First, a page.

The venture of Greenhouse chefs Peter Tempelhoff and Ashley Moss, Cape Town eatery FYN has been creating quite a lot of buzz amongst foodies with its distinctive Manhattan-inspired feel and fusion of Japanese-inspired cuisine with South Africa’s indigenous fynbos vegetation. Living up to his reputation for creative fusion, Chef Tempelhoff planned a very special culinary journey and invited us to a very special dinner so we could experience his skills first hand. Our editor France Beyers, no stranger to the exceptional restaurants on offer in the Western Cape, found the experience to be a delightful standout in a market where the competition is world-class.
At last Cape Town has a challenger for the number one spot on the foodies list of restaurants. The dining experience at Fyn was undoubtedly one of the best I have had this year. The attention to detail and the friendly and exceptionally well-trained staff set the tone for an evening of gastronomic delight.
My husband is a passionate wine drinker and commented that the Sommelier, Donovon Ravell, was impressive in the way he engaged and enthusiastically shared his knowledge in an unintimidating way. “A well-thought-out complimentary wine pairing with some unknown and unexpected wines, all paired very successfully.”
As far as the food is concerned, this was the main event. You have three menus to choose from: a vegetarian menu, a Pescatarian menu and a regular menu. My husband decided to try the full, regular menu, and I had the Pescaterian menu. The four canapes were served with a glass of Saurwein 2019 Riesling: Daikon, spinach, chilli and Sancho roll, octopus yakitori on a skewer with mascarpone, smoked snoek hidden in an umeboshi bun. The best of the canape’s for me were the prawn Crudo, freshened up with a hint of naartjie and served on a seaweed stick. As you place the seaweed stick in your mouth, the saltiness ads a wonderful extra layer of taste to the rest of the flavours.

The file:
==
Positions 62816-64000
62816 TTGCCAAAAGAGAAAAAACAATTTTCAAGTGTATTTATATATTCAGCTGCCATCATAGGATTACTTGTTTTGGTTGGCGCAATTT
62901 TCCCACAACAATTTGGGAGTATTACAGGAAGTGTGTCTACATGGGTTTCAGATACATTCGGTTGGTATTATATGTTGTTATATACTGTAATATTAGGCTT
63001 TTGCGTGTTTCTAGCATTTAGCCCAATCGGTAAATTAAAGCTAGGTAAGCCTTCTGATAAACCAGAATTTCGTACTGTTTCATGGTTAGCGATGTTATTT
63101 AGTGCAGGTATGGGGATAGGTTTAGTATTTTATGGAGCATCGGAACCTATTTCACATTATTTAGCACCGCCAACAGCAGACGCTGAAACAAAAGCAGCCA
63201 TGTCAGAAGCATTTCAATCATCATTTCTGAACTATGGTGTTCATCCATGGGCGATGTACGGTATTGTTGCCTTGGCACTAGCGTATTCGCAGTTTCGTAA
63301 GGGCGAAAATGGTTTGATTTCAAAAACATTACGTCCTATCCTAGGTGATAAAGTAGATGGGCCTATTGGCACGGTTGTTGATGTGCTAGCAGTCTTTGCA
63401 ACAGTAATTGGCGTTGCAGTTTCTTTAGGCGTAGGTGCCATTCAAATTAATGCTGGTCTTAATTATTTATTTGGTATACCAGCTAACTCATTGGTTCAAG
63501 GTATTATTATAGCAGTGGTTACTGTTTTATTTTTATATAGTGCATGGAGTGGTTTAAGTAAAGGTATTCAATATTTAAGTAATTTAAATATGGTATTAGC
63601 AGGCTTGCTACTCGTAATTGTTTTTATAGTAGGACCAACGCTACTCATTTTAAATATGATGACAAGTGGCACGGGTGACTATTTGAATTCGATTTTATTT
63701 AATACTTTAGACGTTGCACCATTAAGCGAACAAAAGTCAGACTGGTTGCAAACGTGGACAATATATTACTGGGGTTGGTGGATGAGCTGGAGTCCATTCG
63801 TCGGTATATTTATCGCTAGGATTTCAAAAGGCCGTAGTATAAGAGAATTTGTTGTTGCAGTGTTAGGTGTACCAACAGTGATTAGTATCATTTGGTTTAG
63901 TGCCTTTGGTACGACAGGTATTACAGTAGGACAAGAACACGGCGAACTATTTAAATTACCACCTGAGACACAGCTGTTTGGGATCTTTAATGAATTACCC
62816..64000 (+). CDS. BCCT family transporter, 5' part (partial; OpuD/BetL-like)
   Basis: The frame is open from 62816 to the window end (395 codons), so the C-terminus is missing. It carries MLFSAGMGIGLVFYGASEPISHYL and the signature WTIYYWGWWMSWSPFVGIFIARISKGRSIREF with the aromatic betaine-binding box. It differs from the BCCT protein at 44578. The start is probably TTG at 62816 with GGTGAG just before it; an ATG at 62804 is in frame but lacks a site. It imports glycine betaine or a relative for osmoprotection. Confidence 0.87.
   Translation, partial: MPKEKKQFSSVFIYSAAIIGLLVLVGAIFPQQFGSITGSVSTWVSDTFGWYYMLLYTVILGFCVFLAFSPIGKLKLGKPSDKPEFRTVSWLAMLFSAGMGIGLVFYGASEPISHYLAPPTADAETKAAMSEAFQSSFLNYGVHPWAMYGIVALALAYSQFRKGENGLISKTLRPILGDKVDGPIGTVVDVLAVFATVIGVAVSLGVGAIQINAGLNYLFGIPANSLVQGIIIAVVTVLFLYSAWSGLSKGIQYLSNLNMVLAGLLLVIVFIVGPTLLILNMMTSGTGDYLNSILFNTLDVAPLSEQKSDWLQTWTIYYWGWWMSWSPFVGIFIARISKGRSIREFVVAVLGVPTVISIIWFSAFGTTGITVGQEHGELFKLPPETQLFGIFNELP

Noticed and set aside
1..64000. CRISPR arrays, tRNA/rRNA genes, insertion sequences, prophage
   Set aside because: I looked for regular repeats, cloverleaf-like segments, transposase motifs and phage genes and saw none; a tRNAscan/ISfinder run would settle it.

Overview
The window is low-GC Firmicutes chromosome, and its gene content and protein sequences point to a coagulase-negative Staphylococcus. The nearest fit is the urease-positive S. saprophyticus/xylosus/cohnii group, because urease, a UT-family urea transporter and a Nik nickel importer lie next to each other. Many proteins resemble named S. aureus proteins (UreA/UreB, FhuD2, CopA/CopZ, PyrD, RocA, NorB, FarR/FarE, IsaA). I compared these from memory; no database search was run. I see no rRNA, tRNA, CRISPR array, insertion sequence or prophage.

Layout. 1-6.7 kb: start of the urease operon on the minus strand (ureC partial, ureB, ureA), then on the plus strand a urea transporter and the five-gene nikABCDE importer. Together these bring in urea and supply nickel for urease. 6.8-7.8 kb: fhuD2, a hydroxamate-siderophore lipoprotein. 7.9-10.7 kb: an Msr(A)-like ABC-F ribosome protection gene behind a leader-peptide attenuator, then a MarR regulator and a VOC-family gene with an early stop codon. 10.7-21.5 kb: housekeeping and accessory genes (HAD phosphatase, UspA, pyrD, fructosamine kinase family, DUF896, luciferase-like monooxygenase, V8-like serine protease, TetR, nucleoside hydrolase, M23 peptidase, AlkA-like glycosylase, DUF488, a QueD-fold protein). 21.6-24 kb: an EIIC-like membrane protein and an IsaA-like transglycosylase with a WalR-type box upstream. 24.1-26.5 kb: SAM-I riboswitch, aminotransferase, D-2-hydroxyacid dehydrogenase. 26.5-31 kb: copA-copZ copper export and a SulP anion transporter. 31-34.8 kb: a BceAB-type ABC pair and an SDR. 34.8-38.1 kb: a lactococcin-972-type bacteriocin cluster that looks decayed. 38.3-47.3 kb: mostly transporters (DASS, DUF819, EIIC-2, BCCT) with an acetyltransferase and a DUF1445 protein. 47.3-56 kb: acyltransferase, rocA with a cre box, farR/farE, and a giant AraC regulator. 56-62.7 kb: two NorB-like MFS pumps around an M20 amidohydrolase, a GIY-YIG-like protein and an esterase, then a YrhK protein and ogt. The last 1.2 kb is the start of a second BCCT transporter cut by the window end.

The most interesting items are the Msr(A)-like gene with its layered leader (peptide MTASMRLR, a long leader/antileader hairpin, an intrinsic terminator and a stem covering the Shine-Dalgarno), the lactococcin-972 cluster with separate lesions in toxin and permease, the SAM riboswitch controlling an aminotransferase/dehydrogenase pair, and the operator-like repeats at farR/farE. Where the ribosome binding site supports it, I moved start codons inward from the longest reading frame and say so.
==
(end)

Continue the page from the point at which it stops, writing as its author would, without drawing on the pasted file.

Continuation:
The bread service of Africa steamed bread (idombolo) and smokey charred onion butter melted over a flame in a copper pot, was absolutely irresistible.
The Kaiseki tray arrived, presented beautifully with 4 dishes, was served with Linda Karien blend 2017 and Kaapzicht Cinsaut. Tuna, avocado, smoked ginger and kolrabi sushi – Sea trout, delightfully tiny blocks of apple kalamansi and oyster leaf and a tempura spring onion added – layers of texture. Grilled aubergine in a featherlight crisp, charred beans, binchotan aioli and karoo truffle Fyn ferments and pickles to clean your palate in between bites. This was followed by the best palette cleanser, a zesty sorbet served with gin and Tonic.
My main course, was sea Bream served with smoke eel ravioli, baby leeks, star anise and onion done to perfection. As a pre-desert, we were served a cheese sandwich, a delicately creamy gorgonzola ice cream sandwich bite served with a glass of Lammershoek de swart strooi.
Then to finish off the delightful evening a trio of deserts served with a glass of Thelema late harvest. Strawberry sorbet with yuzo, yoghurt and hints of chamomile, a sticky bosveld pudding with amarula cream, hazelnuts and a light cocunut ice cream and fresh fruit with buchu.
All in all a perfect evening. And the best part is that although it seems like a lot of food and a lot of different tastes, I felt satisfied, but not completely overdone by the end of the meal. The layers of tastes and flavours all worked together, complemented one another, the food was light and flavourful rather than rich and filling. I would certainly recommend you try to get a booking before this one becomes the nr. one food destination in South Africa.